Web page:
Shechita UK chief’s delight after MPs back ‘wise amendment’ to Animal Welfare Bill

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Shechita UK chief’s delight after MPs back ‘wise amendment’ to Animal Welfare Bill

Committee set to scrutinise policy will now have to respect religious traditions such as Shechita

Lee Harpin is the Jewish News's political editor

MPs have backed an amendment to the government’s Animal Welfare Bill that instructs a committee set up to examine policy decisions to respect religious traditions such as shechita.

In a move that was welcomed by Shechita UK, the Commons voted on Monday evening in favour of a backbench amendment led by Sir Geoffrey Clifton-Brown which requires the new Animal Sentience Committee to have regard to “balancing factors” including respect for local traditions.

Communal sources told Jewish News that the move minimised the risk that members of the Committee were able hijack the agenda in the future to move against the dietary requirements of Jewish and Muslim communities.

Conservative MP Clifton-Brown’s amendment replicates the mandate of the EU Committee on animal rights under the Lisbon Treaty, and received the support of backbench 1922 Chairman Sir Graham Brady, Andrew Percy and Theresa Villiers ahead of Monday’s vote.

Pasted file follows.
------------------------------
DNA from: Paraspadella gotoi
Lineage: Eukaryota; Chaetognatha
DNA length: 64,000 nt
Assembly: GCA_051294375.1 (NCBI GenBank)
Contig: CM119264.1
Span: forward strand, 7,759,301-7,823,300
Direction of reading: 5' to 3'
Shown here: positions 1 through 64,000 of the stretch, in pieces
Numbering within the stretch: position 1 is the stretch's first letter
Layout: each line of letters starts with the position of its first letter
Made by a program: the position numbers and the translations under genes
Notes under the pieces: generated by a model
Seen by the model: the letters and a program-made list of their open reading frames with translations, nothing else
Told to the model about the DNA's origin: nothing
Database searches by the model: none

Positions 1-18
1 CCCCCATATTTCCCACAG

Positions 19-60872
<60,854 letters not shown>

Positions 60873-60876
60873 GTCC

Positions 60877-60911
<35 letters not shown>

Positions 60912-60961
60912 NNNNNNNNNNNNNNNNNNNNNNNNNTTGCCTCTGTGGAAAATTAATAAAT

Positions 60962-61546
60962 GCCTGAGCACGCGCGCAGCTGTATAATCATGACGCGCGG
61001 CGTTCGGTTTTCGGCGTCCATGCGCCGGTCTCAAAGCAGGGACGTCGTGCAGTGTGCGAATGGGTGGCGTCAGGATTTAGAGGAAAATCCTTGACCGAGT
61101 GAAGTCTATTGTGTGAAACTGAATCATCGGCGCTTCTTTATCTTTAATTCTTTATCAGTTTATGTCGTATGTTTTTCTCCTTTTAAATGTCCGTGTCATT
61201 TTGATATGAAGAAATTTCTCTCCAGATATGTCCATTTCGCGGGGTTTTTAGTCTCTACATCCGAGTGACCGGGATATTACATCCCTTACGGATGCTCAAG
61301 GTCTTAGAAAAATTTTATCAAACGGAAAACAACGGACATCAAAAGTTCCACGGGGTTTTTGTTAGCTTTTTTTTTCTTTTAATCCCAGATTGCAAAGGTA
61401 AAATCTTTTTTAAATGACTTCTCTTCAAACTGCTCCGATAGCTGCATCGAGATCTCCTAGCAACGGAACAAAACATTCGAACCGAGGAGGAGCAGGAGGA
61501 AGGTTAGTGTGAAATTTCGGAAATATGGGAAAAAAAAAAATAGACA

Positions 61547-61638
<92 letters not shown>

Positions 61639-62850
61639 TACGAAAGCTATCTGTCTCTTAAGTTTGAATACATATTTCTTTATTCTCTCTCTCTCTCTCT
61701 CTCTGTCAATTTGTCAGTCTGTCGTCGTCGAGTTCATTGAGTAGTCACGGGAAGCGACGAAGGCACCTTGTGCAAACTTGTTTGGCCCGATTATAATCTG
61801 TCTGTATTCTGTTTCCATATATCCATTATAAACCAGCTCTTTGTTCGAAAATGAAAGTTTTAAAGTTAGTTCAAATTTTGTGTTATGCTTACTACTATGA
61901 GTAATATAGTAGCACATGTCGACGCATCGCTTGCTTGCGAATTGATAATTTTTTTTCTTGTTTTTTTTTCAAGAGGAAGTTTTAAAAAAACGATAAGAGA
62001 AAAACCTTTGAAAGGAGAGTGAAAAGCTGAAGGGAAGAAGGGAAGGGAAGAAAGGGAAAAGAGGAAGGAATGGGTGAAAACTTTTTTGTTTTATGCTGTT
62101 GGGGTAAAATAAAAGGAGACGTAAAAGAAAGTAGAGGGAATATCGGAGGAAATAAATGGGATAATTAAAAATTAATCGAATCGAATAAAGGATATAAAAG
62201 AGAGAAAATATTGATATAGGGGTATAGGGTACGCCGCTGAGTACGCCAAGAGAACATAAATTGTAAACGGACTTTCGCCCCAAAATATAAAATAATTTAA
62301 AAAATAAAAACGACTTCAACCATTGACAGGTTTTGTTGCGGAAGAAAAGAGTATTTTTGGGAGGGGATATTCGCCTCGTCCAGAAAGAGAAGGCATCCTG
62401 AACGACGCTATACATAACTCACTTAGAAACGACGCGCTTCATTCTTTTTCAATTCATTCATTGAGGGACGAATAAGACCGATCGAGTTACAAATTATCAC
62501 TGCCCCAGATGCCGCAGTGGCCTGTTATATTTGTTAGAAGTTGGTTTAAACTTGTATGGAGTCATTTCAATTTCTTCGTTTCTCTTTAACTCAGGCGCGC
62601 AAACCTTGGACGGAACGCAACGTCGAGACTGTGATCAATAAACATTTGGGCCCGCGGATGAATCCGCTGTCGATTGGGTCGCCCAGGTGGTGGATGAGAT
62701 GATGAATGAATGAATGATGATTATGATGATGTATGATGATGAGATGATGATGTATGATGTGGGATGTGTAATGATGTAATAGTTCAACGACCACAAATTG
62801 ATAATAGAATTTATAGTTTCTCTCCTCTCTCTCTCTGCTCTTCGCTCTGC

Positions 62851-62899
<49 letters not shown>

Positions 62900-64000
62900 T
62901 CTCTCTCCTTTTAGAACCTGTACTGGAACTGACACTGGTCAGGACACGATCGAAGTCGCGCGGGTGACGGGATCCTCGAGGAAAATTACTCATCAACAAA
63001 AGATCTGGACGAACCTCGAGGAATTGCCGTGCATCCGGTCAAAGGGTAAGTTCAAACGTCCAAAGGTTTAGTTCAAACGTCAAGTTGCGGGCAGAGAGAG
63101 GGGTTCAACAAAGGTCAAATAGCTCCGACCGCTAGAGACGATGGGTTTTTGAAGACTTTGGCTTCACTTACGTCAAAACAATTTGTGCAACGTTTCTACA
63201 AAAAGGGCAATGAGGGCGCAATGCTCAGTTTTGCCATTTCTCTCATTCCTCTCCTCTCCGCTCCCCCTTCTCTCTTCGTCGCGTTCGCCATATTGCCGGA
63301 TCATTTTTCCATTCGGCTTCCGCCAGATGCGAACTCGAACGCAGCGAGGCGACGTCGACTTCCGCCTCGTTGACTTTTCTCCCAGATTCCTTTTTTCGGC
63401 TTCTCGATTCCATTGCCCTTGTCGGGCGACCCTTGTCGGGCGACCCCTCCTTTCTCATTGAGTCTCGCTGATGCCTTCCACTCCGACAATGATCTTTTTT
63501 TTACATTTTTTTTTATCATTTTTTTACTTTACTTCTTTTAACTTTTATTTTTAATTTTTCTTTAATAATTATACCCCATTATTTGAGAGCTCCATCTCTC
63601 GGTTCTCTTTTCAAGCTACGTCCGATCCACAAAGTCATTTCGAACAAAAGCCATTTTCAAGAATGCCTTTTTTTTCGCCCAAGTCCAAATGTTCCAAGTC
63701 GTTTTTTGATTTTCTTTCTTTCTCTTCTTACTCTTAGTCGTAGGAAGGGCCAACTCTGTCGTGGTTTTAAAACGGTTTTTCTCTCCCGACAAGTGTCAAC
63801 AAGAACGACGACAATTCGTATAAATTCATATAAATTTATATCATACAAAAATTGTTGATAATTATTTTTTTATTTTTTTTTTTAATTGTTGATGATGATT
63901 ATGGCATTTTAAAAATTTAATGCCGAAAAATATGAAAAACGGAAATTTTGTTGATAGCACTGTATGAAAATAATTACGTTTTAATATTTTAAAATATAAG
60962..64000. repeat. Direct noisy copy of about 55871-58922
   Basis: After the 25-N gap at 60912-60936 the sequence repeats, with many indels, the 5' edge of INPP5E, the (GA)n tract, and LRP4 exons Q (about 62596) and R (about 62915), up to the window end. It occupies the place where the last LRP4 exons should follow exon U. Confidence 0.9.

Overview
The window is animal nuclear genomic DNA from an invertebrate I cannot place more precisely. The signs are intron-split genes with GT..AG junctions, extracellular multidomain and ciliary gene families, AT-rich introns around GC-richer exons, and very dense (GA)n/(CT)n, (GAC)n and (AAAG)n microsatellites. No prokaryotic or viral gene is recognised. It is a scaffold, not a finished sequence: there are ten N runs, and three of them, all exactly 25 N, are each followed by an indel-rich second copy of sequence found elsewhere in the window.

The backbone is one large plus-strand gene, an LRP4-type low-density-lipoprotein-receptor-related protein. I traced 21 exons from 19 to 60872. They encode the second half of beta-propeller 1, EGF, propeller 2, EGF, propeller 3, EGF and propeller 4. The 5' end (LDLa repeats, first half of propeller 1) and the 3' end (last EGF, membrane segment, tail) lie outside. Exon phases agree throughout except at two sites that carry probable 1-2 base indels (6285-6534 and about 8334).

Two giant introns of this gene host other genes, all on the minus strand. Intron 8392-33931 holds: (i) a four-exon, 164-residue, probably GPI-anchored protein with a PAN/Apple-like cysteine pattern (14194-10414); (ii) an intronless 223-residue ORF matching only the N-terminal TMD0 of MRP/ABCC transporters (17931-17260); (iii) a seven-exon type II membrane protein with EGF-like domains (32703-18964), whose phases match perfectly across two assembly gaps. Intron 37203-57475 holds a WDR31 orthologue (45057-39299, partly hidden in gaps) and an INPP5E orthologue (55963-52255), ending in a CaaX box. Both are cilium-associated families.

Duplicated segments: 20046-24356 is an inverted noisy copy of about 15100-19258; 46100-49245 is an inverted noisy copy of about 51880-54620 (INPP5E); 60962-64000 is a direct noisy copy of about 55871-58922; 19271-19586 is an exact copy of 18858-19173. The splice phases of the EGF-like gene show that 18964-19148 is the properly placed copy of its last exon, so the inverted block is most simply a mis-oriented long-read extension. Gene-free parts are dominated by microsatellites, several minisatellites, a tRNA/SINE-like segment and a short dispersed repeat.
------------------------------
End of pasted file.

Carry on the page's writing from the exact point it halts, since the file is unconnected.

Following the vote Shimon Cohen, Campaign Director of Shechita UK, said: “We thank the Government for backing the wise amendment of Sir Geoffrey Clifton-Brown MP, which places a duty on the new Animal Sentience Committee to respect ‘religious rites’, including Shechita.

” It was heartening to see the cross-party consensus supporting us on this and our particularly thanks go to Jonathan Djanogly MP, Theresa Villiers MP and, of course, Sir Geoffrey Clifton-Brown MP for championing this issue.”

Tim Bonner, chief executive of the Countryside Alliance, added the Bill had “received unprecedented criticism in the Lords and is still a fundamentally bad piece of legislation.”

But he added the amendment meant “religious, regional and cultural customs” would have to be respected.

The right of the Jewish community to enjoy kosher food in this country, and Muslims to eat halal, has for decades been allowed by a government exemption and requirements set out by the Food Standards Agency.

But there were fears that some MPs would use arguments around slaughter methods and pain to attempt bring a halt to these religious practices.

Shechita UK, along with representatives from with the Muslim community have lobbied hard to ensure MPs have the full facts about kosher and halal slaughter.

With the government backing Monday’s amendment it passed without the need for a vote amongst MPs.

While the amendment does not end the prospect of MPs continuing to campaign against shechita in the future – it reduces the immediate threat.





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